SRAM Unveils New Guide Brake

Mountain Biking Magazine



SRAM Unveils New Guide Brake

Last week we took a trip over to Moab in Utah to rendezvous with SRAM and to take a spin on their latest trail products for 2014. You’ll be able to read our reaction to the new products in Dirt #147, but let’s start by taking a quick look around the latest brake to come out of the SRAM factory: the Guide.

SRAM Guide RS.

The new SRAM Guide RSC is packed with ride-enhancing performance that makes every new trail a trusted old friend. We started from scratch, to create the perfect combination of braking reliability and control. Brand-new SwingLink™ technology provides more power, silky-smooth modulation, less deadband and better lever-feel than you’ve ever experienced.


The name comes courtesy of Simon from Western Spirit, a mountain bike guiding firm based in North America. Why’s that then? I think it’s fair to say that Simon was probably talking a little tongue-in-cheek when he suggested naming the product after his profession, but the traits associated with a good guide are apparently the exact same as those of the new brake from SRAM: to be “Robust, reliable, dependable” – the words of SRAM’s MTB Brake Product Manager James Alberts.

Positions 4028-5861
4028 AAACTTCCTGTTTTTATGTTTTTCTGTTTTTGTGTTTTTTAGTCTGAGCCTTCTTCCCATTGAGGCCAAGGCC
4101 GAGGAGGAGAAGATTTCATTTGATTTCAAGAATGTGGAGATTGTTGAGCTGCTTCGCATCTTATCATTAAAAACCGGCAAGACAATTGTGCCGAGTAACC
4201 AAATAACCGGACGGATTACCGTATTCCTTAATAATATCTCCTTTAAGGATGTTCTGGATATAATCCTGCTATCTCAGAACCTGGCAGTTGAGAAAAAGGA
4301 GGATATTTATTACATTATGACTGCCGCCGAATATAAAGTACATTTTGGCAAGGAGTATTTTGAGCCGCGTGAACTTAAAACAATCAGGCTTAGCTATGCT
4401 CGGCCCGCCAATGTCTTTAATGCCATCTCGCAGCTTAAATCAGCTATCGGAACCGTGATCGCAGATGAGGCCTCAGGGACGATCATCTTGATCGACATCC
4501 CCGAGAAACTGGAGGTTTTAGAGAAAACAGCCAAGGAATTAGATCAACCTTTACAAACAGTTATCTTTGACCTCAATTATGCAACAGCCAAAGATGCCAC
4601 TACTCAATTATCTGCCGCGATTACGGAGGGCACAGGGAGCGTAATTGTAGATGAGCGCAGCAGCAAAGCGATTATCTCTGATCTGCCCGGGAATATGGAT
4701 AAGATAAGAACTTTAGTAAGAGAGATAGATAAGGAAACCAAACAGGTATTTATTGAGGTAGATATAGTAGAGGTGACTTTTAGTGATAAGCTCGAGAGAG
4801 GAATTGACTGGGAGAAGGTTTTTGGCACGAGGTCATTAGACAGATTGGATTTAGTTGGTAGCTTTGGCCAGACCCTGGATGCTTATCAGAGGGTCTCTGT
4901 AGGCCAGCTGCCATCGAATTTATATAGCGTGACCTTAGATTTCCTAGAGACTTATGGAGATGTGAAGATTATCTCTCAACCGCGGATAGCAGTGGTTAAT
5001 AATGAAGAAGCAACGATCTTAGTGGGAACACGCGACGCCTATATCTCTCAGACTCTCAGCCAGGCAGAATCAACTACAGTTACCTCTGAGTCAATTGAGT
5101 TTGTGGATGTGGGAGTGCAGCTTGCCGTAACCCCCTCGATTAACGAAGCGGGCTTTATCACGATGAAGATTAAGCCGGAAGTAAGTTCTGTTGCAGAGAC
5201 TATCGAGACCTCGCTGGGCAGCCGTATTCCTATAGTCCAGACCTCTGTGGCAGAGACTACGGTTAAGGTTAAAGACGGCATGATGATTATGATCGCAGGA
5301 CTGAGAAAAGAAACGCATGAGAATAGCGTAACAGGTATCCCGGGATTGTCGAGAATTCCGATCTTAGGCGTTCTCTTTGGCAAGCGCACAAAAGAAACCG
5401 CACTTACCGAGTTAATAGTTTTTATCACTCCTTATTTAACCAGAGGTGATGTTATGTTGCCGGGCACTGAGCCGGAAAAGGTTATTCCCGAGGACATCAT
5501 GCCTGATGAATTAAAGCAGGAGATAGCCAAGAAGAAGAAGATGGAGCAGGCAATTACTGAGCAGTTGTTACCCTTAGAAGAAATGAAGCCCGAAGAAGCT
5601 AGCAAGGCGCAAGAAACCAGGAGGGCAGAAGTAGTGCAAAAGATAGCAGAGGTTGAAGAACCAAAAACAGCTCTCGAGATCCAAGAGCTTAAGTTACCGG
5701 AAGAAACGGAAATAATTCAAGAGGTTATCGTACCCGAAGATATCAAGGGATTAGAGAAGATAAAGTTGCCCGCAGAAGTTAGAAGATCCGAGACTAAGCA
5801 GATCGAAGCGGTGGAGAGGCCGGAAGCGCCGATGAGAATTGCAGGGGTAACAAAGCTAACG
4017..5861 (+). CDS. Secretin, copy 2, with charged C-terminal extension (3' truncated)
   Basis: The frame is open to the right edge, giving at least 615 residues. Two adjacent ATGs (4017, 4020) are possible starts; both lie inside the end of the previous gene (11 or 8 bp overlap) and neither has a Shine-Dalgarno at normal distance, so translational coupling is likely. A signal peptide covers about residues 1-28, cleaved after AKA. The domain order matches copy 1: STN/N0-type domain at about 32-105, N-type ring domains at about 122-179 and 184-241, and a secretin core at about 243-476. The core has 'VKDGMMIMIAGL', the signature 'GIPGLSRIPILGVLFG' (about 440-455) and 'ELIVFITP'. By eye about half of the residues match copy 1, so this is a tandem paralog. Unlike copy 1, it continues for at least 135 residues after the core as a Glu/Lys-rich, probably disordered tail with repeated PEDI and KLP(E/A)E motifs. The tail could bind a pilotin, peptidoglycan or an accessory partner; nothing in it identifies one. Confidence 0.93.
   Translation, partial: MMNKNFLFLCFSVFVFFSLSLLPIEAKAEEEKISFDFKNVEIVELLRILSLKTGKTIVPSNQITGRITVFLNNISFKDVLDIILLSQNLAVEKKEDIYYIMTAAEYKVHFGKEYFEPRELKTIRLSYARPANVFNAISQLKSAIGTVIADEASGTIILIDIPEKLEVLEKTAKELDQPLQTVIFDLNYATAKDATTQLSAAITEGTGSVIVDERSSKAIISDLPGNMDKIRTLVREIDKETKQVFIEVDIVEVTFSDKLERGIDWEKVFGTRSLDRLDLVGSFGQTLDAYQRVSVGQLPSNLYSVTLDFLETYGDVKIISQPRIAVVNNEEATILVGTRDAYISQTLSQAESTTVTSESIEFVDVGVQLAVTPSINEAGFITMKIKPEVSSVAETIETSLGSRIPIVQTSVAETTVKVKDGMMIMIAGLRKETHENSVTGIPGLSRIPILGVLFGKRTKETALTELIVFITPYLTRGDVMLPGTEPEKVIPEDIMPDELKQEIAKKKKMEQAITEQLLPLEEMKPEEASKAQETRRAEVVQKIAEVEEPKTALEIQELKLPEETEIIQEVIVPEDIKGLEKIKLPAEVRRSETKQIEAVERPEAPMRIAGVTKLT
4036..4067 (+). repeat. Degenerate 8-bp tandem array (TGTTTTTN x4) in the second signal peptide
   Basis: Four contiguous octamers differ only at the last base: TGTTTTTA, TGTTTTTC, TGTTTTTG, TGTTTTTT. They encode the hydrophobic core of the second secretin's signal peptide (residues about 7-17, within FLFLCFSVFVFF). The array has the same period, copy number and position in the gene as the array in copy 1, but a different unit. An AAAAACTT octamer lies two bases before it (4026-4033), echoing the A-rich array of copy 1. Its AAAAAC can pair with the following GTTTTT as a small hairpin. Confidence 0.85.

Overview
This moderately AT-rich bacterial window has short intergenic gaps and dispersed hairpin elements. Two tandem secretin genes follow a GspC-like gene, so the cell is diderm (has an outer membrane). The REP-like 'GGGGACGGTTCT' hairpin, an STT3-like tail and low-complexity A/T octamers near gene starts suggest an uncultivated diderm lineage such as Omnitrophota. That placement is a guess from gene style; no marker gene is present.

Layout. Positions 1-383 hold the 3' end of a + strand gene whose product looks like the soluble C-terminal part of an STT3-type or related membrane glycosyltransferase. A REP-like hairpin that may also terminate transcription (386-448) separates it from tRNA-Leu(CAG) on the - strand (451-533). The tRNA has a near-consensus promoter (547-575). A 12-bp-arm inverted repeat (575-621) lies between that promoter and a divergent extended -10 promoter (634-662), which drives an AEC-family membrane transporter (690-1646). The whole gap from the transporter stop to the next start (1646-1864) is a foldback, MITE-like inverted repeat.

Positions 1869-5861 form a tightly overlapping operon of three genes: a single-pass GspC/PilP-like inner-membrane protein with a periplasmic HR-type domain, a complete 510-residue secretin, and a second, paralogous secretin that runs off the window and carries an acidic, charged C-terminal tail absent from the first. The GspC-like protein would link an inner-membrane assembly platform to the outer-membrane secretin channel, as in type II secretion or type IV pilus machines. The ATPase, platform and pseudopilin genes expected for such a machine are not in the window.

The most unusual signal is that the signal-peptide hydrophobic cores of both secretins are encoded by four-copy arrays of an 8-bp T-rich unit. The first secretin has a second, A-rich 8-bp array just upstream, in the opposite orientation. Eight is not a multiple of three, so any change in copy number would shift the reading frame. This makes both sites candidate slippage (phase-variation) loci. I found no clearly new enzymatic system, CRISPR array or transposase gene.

Gratuitous Moab riding shot.

You may note a couple of pointers when looking at the new setup: (1) the caliper looks pretty much the same as Avid’s four-piston Trail brakes – the Guide will be replacing that line of products; and (2) the brake is labelled SRAM, not Avid – a clear decision to redefine the brakes. The key to the Guide brake is in the all-new lever and rotor, with user-friendliness and low maintenance prioritised.

There’s more to a SRAM brake than a simple change in graphics and naming. A change in design philosophy: rather than focusing on one key attribute we considered the whole brake package as a goal. We can start with a clean slate, but we can also use proven designs and technologies when it makes sense. SRAM innovates products by looking at the final goal rather than the sum of the parts. Rather than focusing on a single technology or design, we handpicked the best possible solutions to make a powerful, durable and lightweight brake.